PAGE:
The Sears catalog built its reputation on it. Rolls Royce has become legendary by offering it. Federal Express transformed it from a begrudging obligation to a powerful marketing tool.What is it? The extraordinary guarantee. And it just might be the key to substantially increasing your ability to woo and win clients.
One important book that should have changed the field of professional service firms and technology companies (but hasn’t, yet) is Extraordinary Guarantees by Christopher Hart, a former Harvard Business School professor and now president of a quality consulting firm. Hart’s first effort to explain the value of guarantees was his 1988 Harvard Business Review article, “The Power of Unconditional Service Guarantees,” which won the McKinsey Award for “Article of the Year.”
Hart’s book is a real eye opener. This is not just about Marriott Hotels and Domino’s Pizza. In the book, Hart reveals why service companies, which now account for 80 percent of the gross national product, have the greatest opportunity to differentiate themselves through offering a guarantee. He makes a strong case that extraordinary guarantees should be widespread for such professional service firms and technology companies as law offices, management consultancies, advertising agencies, software developers, information technology companies, and even investment bankers.
The vast majority of these firms, however, do not and will not guarantee client satisfaction. Why?
Service and technology firms generally perceive unwarranted risk in offering an extraordinary guarantee. Especially when they offer high-ticket services to a relatively small number of clients, even one client asking for its money back could be painful. And so, they refuse to guarantee their work. (As one humorist noted, sometimes the road less traveled is less traveled for a reason.)
“But there are reasons why guarantees can also be of exceptional benefit to these firms, especially in winning business of first-time buyers,” says Hart. An extraordinary guarantee, well designed and implemented, actually reduces risk and creates value for clients, and this is key when fees can sometimes run into the six figures. When a firm knows that its fees are on the line, commitment to service quality increases—a development that benefits everybody.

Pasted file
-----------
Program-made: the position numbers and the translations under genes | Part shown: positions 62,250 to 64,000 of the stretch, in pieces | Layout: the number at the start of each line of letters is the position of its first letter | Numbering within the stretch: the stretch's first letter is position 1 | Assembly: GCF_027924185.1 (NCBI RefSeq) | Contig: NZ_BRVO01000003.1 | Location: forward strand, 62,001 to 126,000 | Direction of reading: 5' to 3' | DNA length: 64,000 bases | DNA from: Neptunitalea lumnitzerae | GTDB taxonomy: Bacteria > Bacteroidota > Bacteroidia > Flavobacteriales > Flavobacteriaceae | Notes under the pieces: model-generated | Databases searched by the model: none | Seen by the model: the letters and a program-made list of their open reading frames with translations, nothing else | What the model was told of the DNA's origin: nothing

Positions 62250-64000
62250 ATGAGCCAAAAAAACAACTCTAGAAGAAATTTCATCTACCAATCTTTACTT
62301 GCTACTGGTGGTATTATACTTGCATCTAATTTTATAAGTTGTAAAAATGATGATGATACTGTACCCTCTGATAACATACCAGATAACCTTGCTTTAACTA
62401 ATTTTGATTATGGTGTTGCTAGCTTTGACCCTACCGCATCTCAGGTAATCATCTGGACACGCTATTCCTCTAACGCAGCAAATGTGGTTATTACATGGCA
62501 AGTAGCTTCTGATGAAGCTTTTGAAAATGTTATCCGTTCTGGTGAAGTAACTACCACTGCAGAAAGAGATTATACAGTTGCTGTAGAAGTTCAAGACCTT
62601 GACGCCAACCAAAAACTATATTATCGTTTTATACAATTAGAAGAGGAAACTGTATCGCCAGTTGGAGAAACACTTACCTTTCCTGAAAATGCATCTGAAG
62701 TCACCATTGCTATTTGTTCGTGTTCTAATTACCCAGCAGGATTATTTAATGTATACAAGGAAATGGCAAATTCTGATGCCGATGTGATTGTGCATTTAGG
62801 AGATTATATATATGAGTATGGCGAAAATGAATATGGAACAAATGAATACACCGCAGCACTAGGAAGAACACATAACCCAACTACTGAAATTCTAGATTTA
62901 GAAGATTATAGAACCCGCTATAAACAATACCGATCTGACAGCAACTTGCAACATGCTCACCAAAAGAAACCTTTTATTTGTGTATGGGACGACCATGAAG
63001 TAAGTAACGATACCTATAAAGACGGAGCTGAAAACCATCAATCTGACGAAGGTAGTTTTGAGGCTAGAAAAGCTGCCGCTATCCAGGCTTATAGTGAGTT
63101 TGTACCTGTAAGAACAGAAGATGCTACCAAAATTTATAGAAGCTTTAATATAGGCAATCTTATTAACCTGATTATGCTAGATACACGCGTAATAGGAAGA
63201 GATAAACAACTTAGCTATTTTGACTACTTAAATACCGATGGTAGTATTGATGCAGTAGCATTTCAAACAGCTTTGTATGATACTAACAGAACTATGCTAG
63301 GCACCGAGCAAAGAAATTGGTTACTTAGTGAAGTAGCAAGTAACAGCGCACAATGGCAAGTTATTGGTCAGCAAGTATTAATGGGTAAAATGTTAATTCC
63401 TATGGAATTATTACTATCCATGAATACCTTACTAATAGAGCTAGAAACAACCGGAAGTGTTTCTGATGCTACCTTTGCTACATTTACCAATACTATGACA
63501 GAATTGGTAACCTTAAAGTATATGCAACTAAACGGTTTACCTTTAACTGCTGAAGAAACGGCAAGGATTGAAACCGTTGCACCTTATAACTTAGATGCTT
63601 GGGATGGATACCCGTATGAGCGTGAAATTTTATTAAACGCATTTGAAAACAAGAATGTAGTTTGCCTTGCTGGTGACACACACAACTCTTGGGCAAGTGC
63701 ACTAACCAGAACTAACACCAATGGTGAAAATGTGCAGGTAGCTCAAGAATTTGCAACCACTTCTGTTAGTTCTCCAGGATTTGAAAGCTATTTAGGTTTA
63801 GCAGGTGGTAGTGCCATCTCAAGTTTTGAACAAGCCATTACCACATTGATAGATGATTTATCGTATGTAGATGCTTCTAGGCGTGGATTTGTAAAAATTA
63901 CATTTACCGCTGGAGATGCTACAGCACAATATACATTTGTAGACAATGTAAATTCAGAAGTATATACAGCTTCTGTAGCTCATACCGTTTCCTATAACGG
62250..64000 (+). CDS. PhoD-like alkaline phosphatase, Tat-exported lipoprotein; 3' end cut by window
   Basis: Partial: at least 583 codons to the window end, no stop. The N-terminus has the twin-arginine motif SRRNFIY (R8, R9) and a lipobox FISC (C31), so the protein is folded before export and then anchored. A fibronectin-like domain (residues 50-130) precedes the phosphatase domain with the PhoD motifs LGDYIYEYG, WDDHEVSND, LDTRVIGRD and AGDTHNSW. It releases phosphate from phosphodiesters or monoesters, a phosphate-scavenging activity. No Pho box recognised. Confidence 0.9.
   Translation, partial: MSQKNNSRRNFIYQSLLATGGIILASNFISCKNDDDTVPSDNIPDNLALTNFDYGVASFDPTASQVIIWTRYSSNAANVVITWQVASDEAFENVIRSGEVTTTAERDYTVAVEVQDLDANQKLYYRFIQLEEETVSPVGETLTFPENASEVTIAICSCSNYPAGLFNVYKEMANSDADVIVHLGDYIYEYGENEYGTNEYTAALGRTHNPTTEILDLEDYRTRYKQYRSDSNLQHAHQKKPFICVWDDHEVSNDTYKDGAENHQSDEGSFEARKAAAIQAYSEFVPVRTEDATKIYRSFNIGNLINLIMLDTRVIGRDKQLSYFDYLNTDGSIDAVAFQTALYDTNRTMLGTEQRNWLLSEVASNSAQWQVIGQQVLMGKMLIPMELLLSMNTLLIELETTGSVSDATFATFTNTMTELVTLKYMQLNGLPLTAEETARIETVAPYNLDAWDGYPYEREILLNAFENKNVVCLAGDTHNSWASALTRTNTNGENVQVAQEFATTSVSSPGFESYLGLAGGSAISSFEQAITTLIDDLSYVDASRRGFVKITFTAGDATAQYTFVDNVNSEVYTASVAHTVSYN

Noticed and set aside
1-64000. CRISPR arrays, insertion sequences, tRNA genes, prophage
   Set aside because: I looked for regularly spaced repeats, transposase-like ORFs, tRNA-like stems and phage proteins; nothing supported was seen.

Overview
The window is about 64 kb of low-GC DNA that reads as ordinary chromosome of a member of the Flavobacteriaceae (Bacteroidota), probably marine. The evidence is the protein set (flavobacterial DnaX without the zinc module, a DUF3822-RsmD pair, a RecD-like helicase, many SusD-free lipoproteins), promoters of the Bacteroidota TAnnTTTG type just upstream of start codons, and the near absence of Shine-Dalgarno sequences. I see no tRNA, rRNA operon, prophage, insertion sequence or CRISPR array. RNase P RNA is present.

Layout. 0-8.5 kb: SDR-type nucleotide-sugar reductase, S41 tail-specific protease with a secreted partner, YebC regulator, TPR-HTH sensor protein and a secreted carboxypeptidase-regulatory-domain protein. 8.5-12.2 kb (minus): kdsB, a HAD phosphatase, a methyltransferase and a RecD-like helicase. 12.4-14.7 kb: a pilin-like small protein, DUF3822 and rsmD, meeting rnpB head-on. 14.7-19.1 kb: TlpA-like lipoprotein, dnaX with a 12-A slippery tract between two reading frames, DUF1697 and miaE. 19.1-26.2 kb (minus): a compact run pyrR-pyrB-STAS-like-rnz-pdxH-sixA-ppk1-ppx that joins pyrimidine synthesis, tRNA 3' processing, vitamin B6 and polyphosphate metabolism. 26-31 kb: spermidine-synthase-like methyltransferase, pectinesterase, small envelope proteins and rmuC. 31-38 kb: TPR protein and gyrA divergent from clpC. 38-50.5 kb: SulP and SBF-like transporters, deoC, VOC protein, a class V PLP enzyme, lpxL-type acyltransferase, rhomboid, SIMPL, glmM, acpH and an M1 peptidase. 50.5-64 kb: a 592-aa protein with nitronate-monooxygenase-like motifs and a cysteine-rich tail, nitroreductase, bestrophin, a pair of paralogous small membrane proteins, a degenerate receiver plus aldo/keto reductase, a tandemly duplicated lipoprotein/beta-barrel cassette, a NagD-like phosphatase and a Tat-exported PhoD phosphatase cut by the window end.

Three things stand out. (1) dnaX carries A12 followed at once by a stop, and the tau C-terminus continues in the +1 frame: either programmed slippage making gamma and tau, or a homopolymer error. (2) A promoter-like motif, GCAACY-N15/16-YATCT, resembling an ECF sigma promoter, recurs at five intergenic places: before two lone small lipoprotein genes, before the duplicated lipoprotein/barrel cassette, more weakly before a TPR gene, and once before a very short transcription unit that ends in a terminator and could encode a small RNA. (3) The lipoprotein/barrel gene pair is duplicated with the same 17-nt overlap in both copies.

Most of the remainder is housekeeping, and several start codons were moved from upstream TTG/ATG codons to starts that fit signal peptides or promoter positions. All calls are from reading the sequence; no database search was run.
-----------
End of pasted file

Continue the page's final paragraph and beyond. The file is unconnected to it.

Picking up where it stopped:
“The greater the client’s expected aggravation, expense, and time lost, the greater the power of the guarantee,” says Hart. As he points out, while bad service at a restaurant can ruin your evening, bad service from a law firm can ruin your life.
Most firms are afraid to offer complete satisfaction. So, a strong guarantee can differentiate you and help you stand out in the client’s mind.
But how do you make this work in practice? Find a way to fit the concept of a satisfaction guarantee into your own organization. What will you guarantee? Results? Process? On-time delivery? How will satisfaction be measured? At the end of the engagement? Monthly? Quarterly?
Our advice is guarantee satisfaction on a monthly basis. You do not want to get too far down the line and have the client run into a money problem. They will be tempted to suddenly decide they “aren’t satisfied” with your work so they get the money back (trust us, we have seen it happen more than once).
Here is the guarantee I offer at my Marketing With A Book Summit to be held November 13 and 14 2010. If you are not satisfied by the end of the first day, just ask for a full refund. We will give it to you without any hassles.
When I ghost write books for consultants I offer 100 percent satisfaction. How can you afford to do anything else?